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PlayStation VR provides a lot of bang for your virtual reality buck
Headset specs Headset weight 610 grams (1.34 lbs, excluding cable) Display 1920x1080 (960x1080 per eye) full RGB panel Refresh rate Up to 120Hz (90Hz on many games) Field of view ~100 degrees Controllers DualShock 4; PlayStation Move controllers (required for some games) Head Tracking Six-axis motion sensing system (three-axis
gyroscope, three-axis accelerometer). Requires PlayStation Camera.
Audio 3.5 mm audio jack on cord, built-in microphone PS4 connection 143x36x143mm Processor Unit integrating HDMI, USB and power connections. Included games Demo disc with 18 titles Price $400/£349, ($500 in US-only bundle with required Camera, two PlayStation Move controllers, and PlayStation VR Worlds game) As consumer-level virtual reality has quickly become a real thing in the last few years, I've used plenty of headsets on both ends of the price and quality continuum. I've slapped a phone into a makeshift Google Cardboard kit, and the slightly fancierSamsung Gear VR, for a passable, portable virtual world. I've twiddled an Xbox controller at my desk while wearing a beautifully designed headset with a multi-billion-dollar social network behind it . I've dedicated an entire room and a $1,200 PC to the closest thing we have to a real holodeck .
After years sampling these VR extremes, it's hard to see Sony's PlayStation VR as anything but straight down the middle. The new offering quite simply splits the difference on those stratified headset hardware extremes. For about $800/£500 as an "all-in" price (and much less if you already own the $350/£250 PlayStation 4 and/or the $50/£39 PlayStation Camera), you get a much fuller VR experience than what you can muster with just a cell phone and a cheap holster. Compared to a top-of-the-line PC, though, virtual reality powered by a three-year-old living room console comes with some compromises—though not as many as you might think.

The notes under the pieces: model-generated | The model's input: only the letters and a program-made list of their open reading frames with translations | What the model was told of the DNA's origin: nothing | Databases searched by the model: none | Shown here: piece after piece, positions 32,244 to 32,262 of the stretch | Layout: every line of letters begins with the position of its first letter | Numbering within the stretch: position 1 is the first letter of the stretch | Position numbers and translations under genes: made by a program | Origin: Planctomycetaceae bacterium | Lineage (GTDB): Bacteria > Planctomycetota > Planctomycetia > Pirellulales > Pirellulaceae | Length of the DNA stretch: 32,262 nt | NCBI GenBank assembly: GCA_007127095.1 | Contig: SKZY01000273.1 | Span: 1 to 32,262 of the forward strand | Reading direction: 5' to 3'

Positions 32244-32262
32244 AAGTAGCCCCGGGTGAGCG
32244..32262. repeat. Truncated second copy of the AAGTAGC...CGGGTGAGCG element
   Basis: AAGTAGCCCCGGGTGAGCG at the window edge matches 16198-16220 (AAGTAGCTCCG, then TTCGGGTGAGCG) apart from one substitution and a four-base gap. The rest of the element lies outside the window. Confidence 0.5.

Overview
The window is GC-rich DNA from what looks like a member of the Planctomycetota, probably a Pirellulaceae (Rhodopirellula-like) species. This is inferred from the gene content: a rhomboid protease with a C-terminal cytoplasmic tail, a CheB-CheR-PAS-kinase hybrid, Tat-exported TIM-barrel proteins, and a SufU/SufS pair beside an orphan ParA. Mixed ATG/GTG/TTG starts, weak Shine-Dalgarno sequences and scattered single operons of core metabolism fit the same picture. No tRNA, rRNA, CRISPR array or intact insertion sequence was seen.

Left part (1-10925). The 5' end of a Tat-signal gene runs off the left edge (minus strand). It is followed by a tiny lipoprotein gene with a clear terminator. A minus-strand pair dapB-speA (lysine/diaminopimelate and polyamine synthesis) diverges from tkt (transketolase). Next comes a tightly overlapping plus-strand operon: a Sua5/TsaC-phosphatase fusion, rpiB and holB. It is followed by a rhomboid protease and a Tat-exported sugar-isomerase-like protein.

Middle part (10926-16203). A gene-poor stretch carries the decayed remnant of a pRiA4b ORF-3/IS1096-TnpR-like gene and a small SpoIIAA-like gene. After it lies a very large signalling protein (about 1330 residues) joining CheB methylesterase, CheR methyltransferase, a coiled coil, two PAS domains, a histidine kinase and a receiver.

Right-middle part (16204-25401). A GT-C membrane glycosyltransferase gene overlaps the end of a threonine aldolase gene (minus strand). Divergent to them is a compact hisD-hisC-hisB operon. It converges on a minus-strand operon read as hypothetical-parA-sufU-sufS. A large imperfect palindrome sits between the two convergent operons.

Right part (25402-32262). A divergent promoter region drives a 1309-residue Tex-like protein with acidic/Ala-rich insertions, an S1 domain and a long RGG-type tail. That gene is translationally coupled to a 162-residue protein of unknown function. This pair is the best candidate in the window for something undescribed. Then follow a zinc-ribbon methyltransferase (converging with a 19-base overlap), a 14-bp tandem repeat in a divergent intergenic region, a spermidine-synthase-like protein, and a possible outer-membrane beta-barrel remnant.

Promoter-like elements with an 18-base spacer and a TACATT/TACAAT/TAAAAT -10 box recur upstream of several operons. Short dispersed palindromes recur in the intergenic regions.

This is how a headset should feel
A first look at the unboxed PlayStation VR.
Right out of the box, my initial impression of the PlayStation VR was that it's exceedingly comfortable. That impression has now endured through many, many hours in the headset. The key is the unique headstrap design, which rests the bulk of the headset's weight on a heavily cushioned semi-sphere sitting on the front of your forehead. A solid, cushioned headband circles over the ears and down around the back of your head in a ring that can be stretched to easily fit anyone. That ring snaps back to attach snugly in place once it's tucked comfortably under the back of your skull.
With all that in place, the actual virtual reality display slides in and out in front of your eyes on a groove mounted to the forehead assembly, allowing for easy and precise focus. Only the thin, flexible light guards actually make contact with the front of your face, putting minimal pressure on the sensitive areas around your eyes and nose. As a fringe benefit, this sliding display makes it quite easy to put the headset on over glasses. It also means the display is easy to slide away temporarily for a quick glance down at a cell phone (or the room around you) without the need to take the entire headset off.
Let's set this PSVR thing up.
Edited by Jennifer Hahn
After making some fine fit adjustments with a dial in the rear, you'll feel some pressure on your forehead and the back of your skull. Still, it's nothing like the sweat-inducing, somewhat suffocating pressure on the sinuses that characterizes most other VR headsets. If wearing the HTC Vive is like putting on an extremely front-heavy and cumbersome pair of ski goggles, putting on the PlayStation VR is like wearing a snug cross between a sweatband, a baseball cap, and a batting helmet. And though the PlayStation VR is actually a bit heavier than both the Vive and the Rift, the weight distribution makes it feel much lighter in practice.